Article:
13. Wow. That’s awful. How thick is that flooring anyway? Honestly it looks thicker than the stuff my mom just had me, my sister and her husband install in her place. Which has me really worried because it’s in a basement (a very dry one with vapor barrier), but the space includes a kitchen and a bathroom. Sounds like I might be in for some tiling work in the next year or two…

    • I genuinely hope you have no problems with your floor, Ethan. The product in our home is roughly 0.5″ thick. The thing is, it’s fine everywhere else – but massively not fine in one area. Good luck!

    • Howdy Odd. As per the instructions (and I worked with a contractor during the install who was familiar with the product), we did leave a small gap near the wall when we installed it. I’m not 100% on this (it was a few years ago), but I think it was 1/4″. I do know that we did what was recommended by the manufacturer.

  14. “We’ve deduced that the most likely culprit for the expansion of the MDF was steam coming from our bathroom. Our friends who also experienced board separation noted it happened to their floors on particularly humid days.”

    While this whole scenario is unfortunate for you, this seems to be a case of an inferior product doing what it will do.

    I sell a product in the flooring industry, and our inexpensive products are not as good as our more expensive products. The inexpensive products are made for a reason – mostly for new home construction where the builder won’t allow a better product to be used or for rental situations where the flooring is expected to last only a short time. And there are people who are looking for “deals” – our inexpensive products really are not intended to be sold for retail replacement jobs, but they end up being used for that because some homeowners have a need for less expensive products.

    I suspect that the biggest problem with the product pictured is how thin it is. Something with more substance would resist cupping better, but if wood is exposed to high humidity, as we all know, it will cup – it’s wood (MDF should be pretty stable, but what you purchased was very thin).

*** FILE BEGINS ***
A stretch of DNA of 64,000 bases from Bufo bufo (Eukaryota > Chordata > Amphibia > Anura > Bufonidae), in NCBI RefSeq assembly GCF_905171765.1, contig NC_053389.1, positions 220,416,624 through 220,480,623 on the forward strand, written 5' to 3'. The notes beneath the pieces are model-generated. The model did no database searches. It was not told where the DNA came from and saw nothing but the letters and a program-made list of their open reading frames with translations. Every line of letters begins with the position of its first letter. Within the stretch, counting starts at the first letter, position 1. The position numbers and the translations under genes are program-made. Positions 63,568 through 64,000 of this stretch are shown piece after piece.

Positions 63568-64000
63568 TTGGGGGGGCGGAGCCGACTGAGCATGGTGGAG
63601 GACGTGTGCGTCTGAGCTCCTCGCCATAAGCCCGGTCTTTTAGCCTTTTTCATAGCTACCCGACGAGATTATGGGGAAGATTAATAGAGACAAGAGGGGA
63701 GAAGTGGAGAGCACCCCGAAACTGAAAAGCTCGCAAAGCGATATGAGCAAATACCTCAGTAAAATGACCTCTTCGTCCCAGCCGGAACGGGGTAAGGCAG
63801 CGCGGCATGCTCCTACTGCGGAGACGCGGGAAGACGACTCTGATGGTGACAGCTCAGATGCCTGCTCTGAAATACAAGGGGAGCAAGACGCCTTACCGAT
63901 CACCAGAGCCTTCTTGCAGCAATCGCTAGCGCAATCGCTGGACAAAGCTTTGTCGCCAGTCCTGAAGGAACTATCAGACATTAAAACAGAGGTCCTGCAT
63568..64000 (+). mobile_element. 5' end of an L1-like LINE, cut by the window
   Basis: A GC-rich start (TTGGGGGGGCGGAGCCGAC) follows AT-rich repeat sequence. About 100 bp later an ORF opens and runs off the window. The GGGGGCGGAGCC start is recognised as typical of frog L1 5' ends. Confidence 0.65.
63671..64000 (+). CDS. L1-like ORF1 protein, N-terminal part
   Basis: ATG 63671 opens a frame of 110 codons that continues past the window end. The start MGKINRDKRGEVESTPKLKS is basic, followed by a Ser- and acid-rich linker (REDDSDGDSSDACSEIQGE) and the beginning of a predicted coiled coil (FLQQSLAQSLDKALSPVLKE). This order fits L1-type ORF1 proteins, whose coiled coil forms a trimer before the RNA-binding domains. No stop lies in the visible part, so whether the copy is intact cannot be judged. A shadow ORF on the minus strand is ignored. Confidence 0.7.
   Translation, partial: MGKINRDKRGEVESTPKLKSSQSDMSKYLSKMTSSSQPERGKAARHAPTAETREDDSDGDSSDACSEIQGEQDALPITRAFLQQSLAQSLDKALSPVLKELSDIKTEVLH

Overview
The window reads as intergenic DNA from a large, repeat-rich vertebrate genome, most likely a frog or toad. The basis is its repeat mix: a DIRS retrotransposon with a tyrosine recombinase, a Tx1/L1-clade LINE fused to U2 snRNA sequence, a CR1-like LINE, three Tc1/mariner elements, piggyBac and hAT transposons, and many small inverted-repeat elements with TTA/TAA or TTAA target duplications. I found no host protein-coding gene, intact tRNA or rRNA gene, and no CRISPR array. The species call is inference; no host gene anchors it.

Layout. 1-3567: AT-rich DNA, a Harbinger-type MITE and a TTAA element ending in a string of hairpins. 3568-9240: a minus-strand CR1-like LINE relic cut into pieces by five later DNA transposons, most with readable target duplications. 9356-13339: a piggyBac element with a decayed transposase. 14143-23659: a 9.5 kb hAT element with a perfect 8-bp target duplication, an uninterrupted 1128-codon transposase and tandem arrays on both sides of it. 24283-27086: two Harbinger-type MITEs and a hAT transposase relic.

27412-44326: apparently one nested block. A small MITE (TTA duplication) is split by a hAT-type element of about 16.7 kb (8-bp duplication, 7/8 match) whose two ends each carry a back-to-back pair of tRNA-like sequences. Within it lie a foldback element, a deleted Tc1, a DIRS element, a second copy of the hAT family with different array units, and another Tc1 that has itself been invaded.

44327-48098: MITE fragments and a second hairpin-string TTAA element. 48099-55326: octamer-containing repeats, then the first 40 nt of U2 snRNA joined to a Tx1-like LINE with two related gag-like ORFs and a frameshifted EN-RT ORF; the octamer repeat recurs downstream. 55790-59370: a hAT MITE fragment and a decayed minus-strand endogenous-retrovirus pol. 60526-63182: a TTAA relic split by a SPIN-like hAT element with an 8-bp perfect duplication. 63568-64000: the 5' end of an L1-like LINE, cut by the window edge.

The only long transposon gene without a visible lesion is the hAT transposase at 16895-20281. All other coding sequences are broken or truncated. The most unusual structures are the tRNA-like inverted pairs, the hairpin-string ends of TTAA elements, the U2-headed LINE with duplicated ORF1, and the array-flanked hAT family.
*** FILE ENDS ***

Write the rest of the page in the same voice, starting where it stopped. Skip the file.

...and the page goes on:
I am not a fan of the lock together installation systems, but unfortunately, that is the trend right now.

    You can get mad at the manufacturer if you want, but the product isn’t likely defective, it is just inexpensive.

    • Hi Jeff – thanks for the insight – appreciated!

      What I’m actually most annoyed with when it comes to the manufacturer is the lack of customer service. Believe me, I didn’t approach them screaming and yelling (after all, I’m Canadian. We only holler during hockey games. Ha.). I came to them looking for info and I’ve been completely ignored. This flooring supposedly comes with a warranty, too. Have I been able to get any info on that? Nope. Just a voicemail and unanswered e-mails. Fun.

      I’ll take your word on your assessment that the product I had wasn’t great quality to begin with, but it wasn’t really inexpensive. Of the engineered hardwood we looked at, this one was mid-high range in pricing, and one that a trusted contractor had worked with in homes before, so I wrongly presumed what we were getting was pretty decent.

      I’ve received a few e-mails from people with similar problems to mine, wanting to know if we shared the same manufacturer – and we haven’t. Seeing as *everyone* I know who have engineered hardwood in their homes (roughly six people, hardly a huge sample size, I’ll admit!) has encountered an issue (from the very minor board separation during humid times to my massive buckling situation), I’m frankly just not confident in engineered hardwood, regardless of price point. Would love to be proven wrong, but so far the anecdotal evidence isn’t looking great for this kind of product.

      • Here it is 2015 already so you might never see this but here goes. My “boards” are only about 1/4 inch thick and the seams are rising up in many areas along with portions of boards lifting causing tripping hazards. I did not know not to mop this product. What do you wipe it with is my biggest question and can it be repaired ? I cannot afford to replace it as it is a huge area of my home. Thank you very much !